There was no construction on the last day of Phase 1. Instead, it was a day of movement where tools, scaffolding and tables were returned to the wat and left over wood taken back to our village home where we have a roof to protect it. Afterward, we would party in celebration of the completion.







As he had all along, Sam Lott -- aka “Kubota Man!” -- provided the brawn, as well as his mechanical buffalo and cart for the transport. He and Sam Naht returned the things we had been using for over two years to the temple, then all three of us moved the wood. We were done with everything in about three hours.

Returning stuff for storage at our village house:




“Kubota Man” was a joke Naht and I shared about Lott. The premise is that while Gotham City man have its Batman, Northeastern Thailand has Kubota Man. Kubota is the brand name for the most popular mechanical buffalo, which itself is a kind of mini-tractor, and Lott was its best driver.

Thips’s brothers and their wives helped my wife organize and prepare the food -- mostly seafood, a delicacy here in the Isaan. I sprung for a box of Beer Chang (12 620 ml bottles) and Thip’s brothers Sawt and Pawt even contributed a half dozen more.

During the course fo the mid-to-late afternoon and then early evening, there arrived some other visitors, but not many and it was all pretty low-key.

I found myself in surprisingly good mood. I hadn’t thought about it ahead of time -- how would I feel when it was all done? But, when it was, I was ecstatic. I even danced around a couple of times, which is something that I very rarely do at 67 years-of-age.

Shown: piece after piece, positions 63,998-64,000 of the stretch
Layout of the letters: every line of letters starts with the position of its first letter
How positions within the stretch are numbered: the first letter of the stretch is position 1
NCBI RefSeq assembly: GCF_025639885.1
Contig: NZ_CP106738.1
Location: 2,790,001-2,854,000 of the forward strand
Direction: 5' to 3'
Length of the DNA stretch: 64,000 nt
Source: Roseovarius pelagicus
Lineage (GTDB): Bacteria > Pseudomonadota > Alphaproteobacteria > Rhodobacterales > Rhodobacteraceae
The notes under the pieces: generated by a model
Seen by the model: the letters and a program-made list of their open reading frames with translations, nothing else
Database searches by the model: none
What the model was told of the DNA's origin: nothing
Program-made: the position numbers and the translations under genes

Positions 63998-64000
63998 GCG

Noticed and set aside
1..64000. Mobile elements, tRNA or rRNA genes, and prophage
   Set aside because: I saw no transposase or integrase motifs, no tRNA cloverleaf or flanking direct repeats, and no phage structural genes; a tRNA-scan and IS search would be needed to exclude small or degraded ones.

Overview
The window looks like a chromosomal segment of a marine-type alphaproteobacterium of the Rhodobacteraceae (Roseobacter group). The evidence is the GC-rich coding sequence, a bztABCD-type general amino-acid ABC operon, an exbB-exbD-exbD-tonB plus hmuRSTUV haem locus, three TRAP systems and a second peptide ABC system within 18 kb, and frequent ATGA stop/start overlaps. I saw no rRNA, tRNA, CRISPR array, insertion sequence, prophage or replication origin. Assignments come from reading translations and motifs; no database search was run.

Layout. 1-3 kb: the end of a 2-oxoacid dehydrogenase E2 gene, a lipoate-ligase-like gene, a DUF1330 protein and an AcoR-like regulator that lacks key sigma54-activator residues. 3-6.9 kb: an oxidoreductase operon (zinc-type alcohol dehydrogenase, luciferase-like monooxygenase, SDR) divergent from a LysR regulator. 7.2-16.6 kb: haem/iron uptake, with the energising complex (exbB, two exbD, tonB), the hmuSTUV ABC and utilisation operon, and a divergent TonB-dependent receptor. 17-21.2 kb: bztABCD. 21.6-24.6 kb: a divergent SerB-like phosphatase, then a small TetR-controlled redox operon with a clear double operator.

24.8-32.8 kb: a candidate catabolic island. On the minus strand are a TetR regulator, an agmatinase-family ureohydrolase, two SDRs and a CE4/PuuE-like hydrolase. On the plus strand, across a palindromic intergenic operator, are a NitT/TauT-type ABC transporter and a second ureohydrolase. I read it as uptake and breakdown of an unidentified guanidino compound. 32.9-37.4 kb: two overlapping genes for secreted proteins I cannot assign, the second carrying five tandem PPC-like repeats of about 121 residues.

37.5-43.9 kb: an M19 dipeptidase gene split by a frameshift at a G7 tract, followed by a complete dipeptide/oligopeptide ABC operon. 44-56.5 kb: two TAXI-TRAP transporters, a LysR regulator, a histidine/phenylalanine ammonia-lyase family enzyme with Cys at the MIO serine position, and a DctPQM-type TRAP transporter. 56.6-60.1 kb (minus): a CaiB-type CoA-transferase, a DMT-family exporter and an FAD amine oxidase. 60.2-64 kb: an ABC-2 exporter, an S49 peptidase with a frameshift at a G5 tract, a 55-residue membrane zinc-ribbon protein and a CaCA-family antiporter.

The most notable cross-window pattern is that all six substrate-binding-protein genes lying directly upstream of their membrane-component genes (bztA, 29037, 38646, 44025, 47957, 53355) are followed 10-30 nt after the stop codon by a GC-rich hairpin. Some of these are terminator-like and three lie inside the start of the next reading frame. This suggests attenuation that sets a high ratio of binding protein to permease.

All tolled, the house cost us 824,000 baht or about $23,222 USD. Labor was around 182,400 baht or about $5,140 USD. Miraculously, even though the site was often without a human presence, not one thing was stolen in the two years and three months of construction.

Saturday, October 1, 2016

Bann Nah 42 - Staining & Unsung Heroes

The last things Sam Lott and Sam Naht did for Phase 1 of the Bann Nah project was to construct and put in the porch gate, and also completely spray stain all wood. This took a couple of days. Then, the house would sit for a week -- maybe two -- while the stain thoroughly hardened.





In writing about Bann Nah over the course of its construction, I have proudly pointed to all the natural hard wood we used -- much of it coming from our own properties. I’ve also mentioned about how there are more screws in the building than nails due to the hardness of the wood. By so doing, I have forgotten about one of the unsung “heroes” of Bann Nah: our air compressor. Using it, Lott and Naht were able to quickly and efficiently use a nail gun to button down many areas where only a thin, small nail is most effective. These areas included the teak walls and ceilings and our flooring. Also, the compressor made staining large areas a relatively quick job. It even came in handy when tire pressure of motorcycles, tuk-tuks or mechanical buffaloes got low.


Speaking of motorcycles -- motosai’s -- these also we took for granted but without which we couldn’t have done what we did.

Lott's and Naht's motosai

Utilities like water and power also deserve a mention, neither of which we couldn’t have done without.